The National,Tuesday March 8th, 2016
LAE was given the Australian stamp of approval last week in Canberra when it was announced that Papua New Guinea’s southern neighbour and biggest aid donor will open a consulate in the Morobe capital.
That is a vote of confidence in a city that is undergoing a series of major changes in terms of infrastructural development that will further enhance its standing the industrial hub of the country.
This was among a range of commitments that both governments agreed to during the 24th Australia-PNG Ministerial Forum where PNG Prime Minister Peter O’Neill took the opportunity to meet with his Australian counter-part Malcolm Turnbull for the first time.
With topics such as work and holiday visa for the young men and women of both countries to travel for working holidays for up to 12 months, the Manus Island Regional Processing Centre for asylum seekers as well as issues on security, the visit is hopefully the continuance of the strengthening of the diplomatic, economic, historical and social ties that bind both nations together.
Australia’s setting up of a consulate in Lae is their first foray in this regard into PNG as the capital Port Moresby has always been the first point of call for in-coming and out-going Australian visitors and workers.
It is more than a goodwill gesture by Turnbull and the coalition government he leads. It is somewhat of a history-making move and will be noted as a turning point in relations between the two countries. Australia’s push to expand its diplomatic presence in this country outside the boundaries of the National Capital District is both a proactive move and one that is fraught with risk.
But the positives should out-weigh whatever negatives may hinder this course of action.
Several major projects including the Lae port and wharf redevelopment, the re-sealing of the city’s major roads and the planned construction of the Lae-to Nadzab four-lane highway point to Lae and indeed Morobe’s rising stature as PNG’s second major urban area.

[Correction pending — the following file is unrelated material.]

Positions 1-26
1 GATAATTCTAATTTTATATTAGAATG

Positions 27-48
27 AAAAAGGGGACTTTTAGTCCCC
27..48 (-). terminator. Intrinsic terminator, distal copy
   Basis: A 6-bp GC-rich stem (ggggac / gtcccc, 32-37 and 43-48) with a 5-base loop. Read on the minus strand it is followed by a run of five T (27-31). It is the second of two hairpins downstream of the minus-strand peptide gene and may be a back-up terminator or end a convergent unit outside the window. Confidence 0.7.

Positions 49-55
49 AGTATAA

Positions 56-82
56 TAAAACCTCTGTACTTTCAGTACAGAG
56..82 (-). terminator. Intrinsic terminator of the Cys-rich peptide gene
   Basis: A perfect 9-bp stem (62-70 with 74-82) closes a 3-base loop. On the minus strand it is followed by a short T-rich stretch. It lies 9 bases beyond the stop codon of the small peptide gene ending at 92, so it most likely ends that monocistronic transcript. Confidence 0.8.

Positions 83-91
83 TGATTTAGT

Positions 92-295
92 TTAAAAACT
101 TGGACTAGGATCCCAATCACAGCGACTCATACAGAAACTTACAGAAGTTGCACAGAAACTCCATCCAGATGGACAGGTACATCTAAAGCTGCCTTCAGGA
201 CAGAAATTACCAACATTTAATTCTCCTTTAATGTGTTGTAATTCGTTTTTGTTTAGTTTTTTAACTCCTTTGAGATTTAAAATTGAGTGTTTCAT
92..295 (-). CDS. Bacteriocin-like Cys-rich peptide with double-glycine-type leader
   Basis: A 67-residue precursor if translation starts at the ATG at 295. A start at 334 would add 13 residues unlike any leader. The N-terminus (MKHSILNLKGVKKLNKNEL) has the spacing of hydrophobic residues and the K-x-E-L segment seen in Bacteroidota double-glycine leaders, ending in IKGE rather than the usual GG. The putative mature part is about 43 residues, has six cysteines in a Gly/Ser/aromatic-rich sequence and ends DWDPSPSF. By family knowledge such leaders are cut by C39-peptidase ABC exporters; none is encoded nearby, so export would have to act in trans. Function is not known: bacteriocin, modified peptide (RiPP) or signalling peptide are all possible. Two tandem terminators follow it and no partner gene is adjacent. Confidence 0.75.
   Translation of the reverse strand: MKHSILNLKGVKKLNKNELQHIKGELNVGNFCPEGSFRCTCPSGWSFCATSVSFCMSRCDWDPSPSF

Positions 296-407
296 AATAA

With these projects having a collective price tag of close to a billion kina it is obvious that Lae’s importance to the prosperity of the country and the three regions – Momase, New Guinea Islands and the Highlands – which relay heavily on the goods and services that pass through its ports cannot be down played.
While Port Moresby remains the legislative and progressive capital of this country of 7.8 million people, Lae’s strategic importance in commerce and its accessibility makes it a crucial investment for O’Neill’s development programmes.
Having a consulate-general in Lae will benefit more Papua New Guineans as they will now no longer need to make the expensive trip by plane to Moresby for visa and other services offered by the Australian government.
Australian Foreign Minister Julie Bishop, a women familiar with this country havinf made several visits both as a government representative and a member of the opposition, reinforced the idea that Lae, a once thriving town with strong prospects for growth in pre-Independence times was an integral part of Australia’s A$19 billion (K40b) investment in PNG.
Importantly, Australia’s consulate in Lae will help facilitate the delivery of the $554.5 million in aid and investment as well as offering consular services to the hundreds of Australian citizens that live and work in the Highlands, NGI and along the north coast.
With a number of major resource projects being developed in the regions around Lae it makes sense to have an Australian consular presence.
The only issue that O’Neill’s government must adequately manage and control is the growth of the Morobe capital which has seen uncontrolled influx of people from the Highlands and the Momase region over the years.
This has caused Lae to have problems with crime and ethnic clashes mostly between the landowners and settlers. The Lae police force’s struggles with containing the rising crime rates has been laid bare numerous times and hopefully the focus that the Australian government and PNG’s will set the wheels in motion for positive change for the city’s residents regardless of where they originate from.
It is ironic that the province that saw a great influx of Australian workers in the 1930s during the Wau/Bulolo gold rush and was then almost ignored for services and development after independence is getting the attention it deserves in keeping with its economic significance .